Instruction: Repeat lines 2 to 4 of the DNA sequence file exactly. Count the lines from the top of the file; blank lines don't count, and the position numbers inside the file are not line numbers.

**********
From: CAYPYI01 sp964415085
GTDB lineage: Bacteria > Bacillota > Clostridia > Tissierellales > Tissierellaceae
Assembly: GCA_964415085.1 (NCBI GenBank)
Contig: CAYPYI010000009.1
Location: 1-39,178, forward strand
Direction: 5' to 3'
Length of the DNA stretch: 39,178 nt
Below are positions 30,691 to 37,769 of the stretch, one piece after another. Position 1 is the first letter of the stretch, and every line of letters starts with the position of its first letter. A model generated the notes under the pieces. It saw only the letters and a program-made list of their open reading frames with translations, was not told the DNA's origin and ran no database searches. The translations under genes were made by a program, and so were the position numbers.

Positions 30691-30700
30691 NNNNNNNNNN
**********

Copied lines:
GTDB lineage: Bacteria > Bacillota > Clostridia > Tissierellales > Tissierellaceae
Assembly: GCA_964415085.1 (NCBI GenBank)
Contig: CAYPYI010000009.1